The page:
|HYPERTENSION IN CHILDREN ON THE RISE.
The Osgood File. Sponsored by Stamps.Com. Save time, trouble and money by buying and printing official U.S. postage with your own computer and printer. In a moment, a special offer just for you. This is Dave Ross, in for Charles Osgood.
We all know that the obesity epidemic has spread from adults to kids. Well, now...
SOT - Dr. Ernesto Schiffrin, spokesman for the American Heart Association
"The prevalence of hypertension in children is increasing..." (:04)
Hypertension - as in high blood pressure - increasing in children. And wait 'til you hear how much that costs.
More after this from Charlie...
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We've known for years that children are getting fatter - which might be OK, if that's all that was happening.
But Dr. Ernestro Schiffrin of the American Heart Association says more and more, it's landing them in the hospital.
SOT - Dr. Ernesto Schiffrin
"There's no doubt the epidemic of obesity and diabetes have contributed to the increased incidence of hypertension in the pediatric population." (:10)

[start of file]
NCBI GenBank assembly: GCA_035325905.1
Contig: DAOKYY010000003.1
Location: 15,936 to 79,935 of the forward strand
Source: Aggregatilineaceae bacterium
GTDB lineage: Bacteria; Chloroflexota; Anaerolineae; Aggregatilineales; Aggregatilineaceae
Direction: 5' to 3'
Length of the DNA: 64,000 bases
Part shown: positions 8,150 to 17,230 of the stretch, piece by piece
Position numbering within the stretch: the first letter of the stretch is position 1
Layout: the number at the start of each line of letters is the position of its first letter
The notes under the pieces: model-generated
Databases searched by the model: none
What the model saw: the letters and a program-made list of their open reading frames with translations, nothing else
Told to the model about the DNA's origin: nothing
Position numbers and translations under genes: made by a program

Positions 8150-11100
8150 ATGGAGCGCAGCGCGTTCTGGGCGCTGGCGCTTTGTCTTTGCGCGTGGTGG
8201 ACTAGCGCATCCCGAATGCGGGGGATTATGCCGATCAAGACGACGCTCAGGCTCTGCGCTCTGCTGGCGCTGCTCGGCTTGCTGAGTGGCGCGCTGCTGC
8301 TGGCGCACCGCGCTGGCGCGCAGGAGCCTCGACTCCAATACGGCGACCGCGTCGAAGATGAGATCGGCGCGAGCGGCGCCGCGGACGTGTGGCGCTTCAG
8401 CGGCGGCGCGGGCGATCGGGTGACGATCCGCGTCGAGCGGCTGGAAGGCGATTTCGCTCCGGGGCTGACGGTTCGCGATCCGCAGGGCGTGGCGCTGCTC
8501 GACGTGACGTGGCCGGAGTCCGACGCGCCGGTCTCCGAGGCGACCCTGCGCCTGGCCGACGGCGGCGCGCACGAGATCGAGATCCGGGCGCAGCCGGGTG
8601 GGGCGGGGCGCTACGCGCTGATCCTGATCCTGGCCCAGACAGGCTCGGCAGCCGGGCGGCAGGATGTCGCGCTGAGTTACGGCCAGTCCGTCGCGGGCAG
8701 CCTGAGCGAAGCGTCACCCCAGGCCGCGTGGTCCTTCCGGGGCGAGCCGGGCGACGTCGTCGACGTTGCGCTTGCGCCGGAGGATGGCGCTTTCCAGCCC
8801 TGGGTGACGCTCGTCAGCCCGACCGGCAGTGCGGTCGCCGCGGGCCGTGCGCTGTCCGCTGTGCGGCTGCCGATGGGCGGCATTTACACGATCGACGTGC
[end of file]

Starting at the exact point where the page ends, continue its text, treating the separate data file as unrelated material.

The latest Heart Association study showed that in 2006, hospital admissions for children with high blood pressure totaled 24,600 - twice as many as ten years earlier.
Considering there are 12.6 million obese kids in this country, that may not sound like much.
But they can be in the hospital as long as eight days, and that's what gets expensive: 3.1 billion dollars for the ten years surveyed.
And if the number keeps doubling, you can see why health care threatens to bankrupt us.
Remember, these are children - already getting hospital treatment, and likely to need more of it.
In some cases, the blood pressure problem is genetic.
But doctors - like kidney specialist Dr. Rick Kaskel of Montefiore Hospital says a lot of the increase has to do with kids eating too much and exercising too little.
SOT - Dr. Rick Kaskel, kidney specialist at Montefiore Hospital in New York
"We've seen it associated with the marked increase in obesity - but not to these numbers. And I think the hospitalization rate is what was astounding here." (:09)
We've all heard it said that "60 is the new 50." The sad thing is that for some young people, so is 20.
The Osgood File. Dave Ross on the CBS Radio Network.